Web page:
The New Deal for Europe offers the most humane and comprehensive programme for welcoming migrants and refugees. It calls for a Common European Asylum System (CEAS) to forbid the return of newcomers to places where their human rights are likely to be violated and to ensure that detention centers in Europe are shut down, reception facilities improved, and asylum procedures eased and not outsourced to third countries. The externalization of EU borders to reduce migration into Europe (which has led to serious human rights violations) would be terminated under the New Deal. Recognised refugees and migrants would be assured freedom of movement and support for their integration and political rights, with special funding allocated to their host countries. “Fortress Europe” would be replaced by “Haven Europe” via the introduction of safe, legal and open pathways to Europe from around the world, support for family reunification and the establishment of a European Search and Rescue Operation (ESRO). And – instead of the €13 billion defence fund being proposed by the Commission – the New Deal proposes a ‘Peace and Solidarity Pact’ rejecting EU militarization and ending Europe’s role in violent conflict around the world, including the sale of weapons.
Global emergencies like climate change call for an approach that is not only efficient but also equitable. We need to engage with the perspective of the global south – taking into account the huge differences, both in responsibility for climate change and the capacity to deal with its consequences (the principle of “common but differentiated responsibilities and respective capabilities”). All these issues are very much connected: climate change is expected to create the world’s biggest refugee crisis over the next decade – a trend that, by most measures, has already begun.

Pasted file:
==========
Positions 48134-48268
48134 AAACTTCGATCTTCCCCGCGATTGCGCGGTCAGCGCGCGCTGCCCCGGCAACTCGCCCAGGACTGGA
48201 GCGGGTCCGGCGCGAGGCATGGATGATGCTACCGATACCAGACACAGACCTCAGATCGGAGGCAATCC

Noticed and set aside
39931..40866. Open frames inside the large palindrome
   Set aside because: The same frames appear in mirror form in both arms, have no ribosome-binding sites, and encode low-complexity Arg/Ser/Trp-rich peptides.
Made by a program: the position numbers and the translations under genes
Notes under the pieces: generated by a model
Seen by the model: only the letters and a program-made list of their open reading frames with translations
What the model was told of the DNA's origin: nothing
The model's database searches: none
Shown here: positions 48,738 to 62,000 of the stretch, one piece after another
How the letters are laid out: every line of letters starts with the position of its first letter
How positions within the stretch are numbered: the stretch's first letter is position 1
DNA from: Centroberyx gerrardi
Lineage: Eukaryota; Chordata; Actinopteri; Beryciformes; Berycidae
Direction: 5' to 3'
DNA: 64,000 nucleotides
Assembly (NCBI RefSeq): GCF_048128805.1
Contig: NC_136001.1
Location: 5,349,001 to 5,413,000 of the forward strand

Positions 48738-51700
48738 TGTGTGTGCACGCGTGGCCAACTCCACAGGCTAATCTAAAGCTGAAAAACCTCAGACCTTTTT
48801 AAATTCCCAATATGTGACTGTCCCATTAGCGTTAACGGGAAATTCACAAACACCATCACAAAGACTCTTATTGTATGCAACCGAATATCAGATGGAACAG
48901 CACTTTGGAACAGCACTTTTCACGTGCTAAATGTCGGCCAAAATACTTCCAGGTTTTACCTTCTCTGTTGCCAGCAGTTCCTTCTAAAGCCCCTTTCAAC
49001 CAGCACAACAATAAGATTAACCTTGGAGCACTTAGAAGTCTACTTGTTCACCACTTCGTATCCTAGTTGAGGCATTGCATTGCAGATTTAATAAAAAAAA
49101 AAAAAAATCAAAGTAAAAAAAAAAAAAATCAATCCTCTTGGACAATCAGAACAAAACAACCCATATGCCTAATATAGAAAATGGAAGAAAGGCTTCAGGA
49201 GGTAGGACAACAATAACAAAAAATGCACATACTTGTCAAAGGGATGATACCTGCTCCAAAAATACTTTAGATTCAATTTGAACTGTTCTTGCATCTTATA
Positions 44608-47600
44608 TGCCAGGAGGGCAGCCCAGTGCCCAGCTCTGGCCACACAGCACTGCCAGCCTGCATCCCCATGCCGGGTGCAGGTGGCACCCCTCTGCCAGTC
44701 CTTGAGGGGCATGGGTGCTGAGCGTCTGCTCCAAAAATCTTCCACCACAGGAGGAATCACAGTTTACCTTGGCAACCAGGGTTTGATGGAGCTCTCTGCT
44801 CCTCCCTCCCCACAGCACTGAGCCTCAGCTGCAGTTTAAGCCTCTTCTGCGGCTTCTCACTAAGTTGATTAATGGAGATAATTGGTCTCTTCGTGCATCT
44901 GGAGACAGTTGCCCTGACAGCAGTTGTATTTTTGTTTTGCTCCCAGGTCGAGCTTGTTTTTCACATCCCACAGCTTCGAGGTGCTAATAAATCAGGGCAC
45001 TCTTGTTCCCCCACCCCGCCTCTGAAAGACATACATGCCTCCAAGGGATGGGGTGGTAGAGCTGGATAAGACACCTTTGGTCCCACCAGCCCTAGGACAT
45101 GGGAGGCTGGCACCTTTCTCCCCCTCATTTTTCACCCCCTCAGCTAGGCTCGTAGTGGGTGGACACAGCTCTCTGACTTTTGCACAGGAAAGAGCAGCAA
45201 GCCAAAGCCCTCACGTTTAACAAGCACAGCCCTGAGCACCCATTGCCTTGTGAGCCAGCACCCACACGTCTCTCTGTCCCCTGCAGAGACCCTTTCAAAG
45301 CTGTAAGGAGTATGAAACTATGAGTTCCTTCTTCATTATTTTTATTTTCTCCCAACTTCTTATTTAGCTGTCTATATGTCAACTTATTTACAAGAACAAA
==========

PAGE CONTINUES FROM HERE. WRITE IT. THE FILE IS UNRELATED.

In the spirit of global solidarity, DiEM25 has recently initiated the “Progressive International” to work towards common goals with like-minded people and movements across the world. To date, members include co-initiator US Senator Bernie Sanders, Barcelona mayor Ada Colau, Brazilian opposition leader Fernando Haddad, Canadian MP Niki Ashton, and PM of Iceland Katrin Jakobsdottir. Discussions are ongoing with many leaders from the global south.
Some might say this sounds like an idealistic pipe dream. But one thing the world could certainly do with right now is a generous dose of idealism. The dismissal of the idealistic as unrealistic is a self-fulfilling prophecy. It’s a bit like Yanis Varoufakis said, “the danger is not that we shall aim too high and miss; the real danger is that we train our eyes on the floor and end up there.” Apart from that, it is far more inspiring to aim high, to go tell a different tale on the mountain.
Sona Prakash is a writer and freelance researcher based in Amsterdam. Originally a theoretical physicist, her socio-political convictions led her to switch from abstract research to more socially engaged internationally oriented policy work. She grew up in India, studied in the United States, and has lived in Europe for over 20 years. She is a member of DiEM25.